UN’s Middle East envoy has said a solution is needed by Friday to the al-Aqsa Mosque compound crisis in Jerusalem, which threatens to have “potential catastrophic costs well beyond the walls of the Old City”.
“It is extremely important that a solution to the current crisis be found by Friday,” Nickolay Mladenov told reporters on Monday after briefing the UN Security Council behind closed doors.
“The dangers on the ground will escalate if we go through another cycle of Friday prayer without a resolution to this current crisis.”
Also on Monday, the UK’s ambassador to the UN has called on “all parties to denounce violence”.
Matthew Rycroft told reporters at the UN headquarters in New York City that it was important that the whole Security Council “stands together to do what we can to help bring peace to the Middle East”.
The Middle East Quartet of Russia, US, EU and the UN in a statement encouraged Israel and Jordan to work together for de-escalation, noting the special role of the Hashemite Kingdom as recognised in its peace treaty with Tel Aviv.
Meanwhile, Jordan’s Royal Court issued a statement on Monday saying that King Abdullah II discussed the crisis with Israel’s Prime Minister Benjamin Netanyahu, stressing the need to remove the security measures taken by the Israeli security forces.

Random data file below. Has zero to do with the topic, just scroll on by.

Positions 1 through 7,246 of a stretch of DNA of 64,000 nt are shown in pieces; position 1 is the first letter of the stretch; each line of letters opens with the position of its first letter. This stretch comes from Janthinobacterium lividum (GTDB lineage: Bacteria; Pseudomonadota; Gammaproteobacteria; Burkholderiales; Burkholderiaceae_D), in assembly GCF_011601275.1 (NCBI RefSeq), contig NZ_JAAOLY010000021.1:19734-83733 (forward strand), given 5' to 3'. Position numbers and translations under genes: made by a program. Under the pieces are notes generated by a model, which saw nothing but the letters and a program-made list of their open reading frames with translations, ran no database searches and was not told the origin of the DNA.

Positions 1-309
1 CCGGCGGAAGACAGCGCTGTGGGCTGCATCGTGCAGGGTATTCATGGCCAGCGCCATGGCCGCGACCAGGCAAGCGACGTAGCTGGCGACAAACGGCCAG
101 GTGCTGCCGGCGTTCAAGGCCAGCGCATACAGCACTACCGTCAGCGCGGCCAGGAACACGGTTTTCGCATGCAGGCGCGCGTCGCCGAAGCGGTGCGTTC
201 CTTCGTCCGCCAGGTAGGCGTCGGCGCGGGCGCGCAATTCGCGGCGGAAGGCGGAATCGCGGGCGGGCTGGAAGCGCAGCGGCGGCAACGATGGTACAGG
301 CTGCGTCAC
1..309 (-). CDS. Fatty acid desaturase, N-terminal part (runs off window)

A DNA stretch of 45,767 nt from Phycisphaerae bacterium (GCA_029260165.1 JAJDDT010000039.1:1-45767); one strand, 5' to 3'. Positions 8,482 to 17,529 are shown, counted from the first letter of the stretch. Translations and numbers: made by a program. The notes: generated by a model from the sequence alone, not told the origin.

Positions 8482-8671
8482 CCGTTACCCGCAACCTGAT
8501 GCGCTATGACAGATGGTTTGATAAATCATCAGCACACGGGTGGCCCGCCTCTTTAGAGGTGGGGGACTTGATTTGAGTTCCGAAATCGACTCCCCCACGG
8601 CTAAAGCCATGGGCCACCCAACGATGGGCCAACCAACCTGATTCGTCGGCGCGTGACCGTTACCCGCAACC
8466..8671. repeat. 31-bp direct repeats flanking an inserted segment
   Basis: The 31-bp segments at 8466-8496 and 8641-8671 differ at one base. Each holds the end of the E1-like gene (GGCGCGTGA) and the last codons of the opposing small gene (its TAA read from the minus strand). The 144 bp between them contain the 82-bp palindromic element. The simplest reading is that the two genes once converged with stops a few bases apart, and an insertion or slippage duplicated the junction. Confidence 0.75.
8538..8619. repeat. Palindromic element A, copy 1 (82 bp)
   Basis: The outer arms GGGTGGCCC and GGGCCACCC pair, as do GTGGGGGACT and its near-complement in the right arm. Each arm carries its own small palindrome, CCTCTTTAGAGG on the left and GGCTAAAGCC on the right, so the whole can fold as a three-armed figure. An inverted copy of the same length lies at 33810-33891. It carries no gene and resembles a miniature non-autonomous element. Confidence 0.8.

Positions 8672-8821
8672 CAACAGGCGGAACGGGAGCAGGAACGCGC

He also highlighted the importance of agreeing on the measures in the future to prevent the recurrence of such escalations and to ensure respect for the historical and legal situation in the holy site, the statement said.
Tensions have escalated since Israel installed metal detectors and CCTV cameras at entry points to Muslim-administered al-Aqsa mosque compound after two police guards were shot dead by gunmen there on July 14.
Palestinians view the move as Israel asserting further control over the site.
They have refused to enter the compound in protest and have prayed in the streets outside instead.
Clashes have broken out during protests over the measures, leaving five Palestinians dead and hundreds more injured.
Three Israelis were also killed when a Palestinian sneaked into a house in a West Bank settlement and stabbed them.
Arab League chief Ahmed Abul Gheit on Sunday accused Israel of “playing with fire” with the new security measures, and Turkish President Recep Tayyip Erdogan called them an insult to the Muslim world.
The compound, known to Muslims as the Nobel Sanctuary and Jews refer to it as the Temple Mount, is located in the occupied East Jerusalem.
It was seized by Israel in the 1967 Six-Day War and later annexed in a move never recognised by the international community.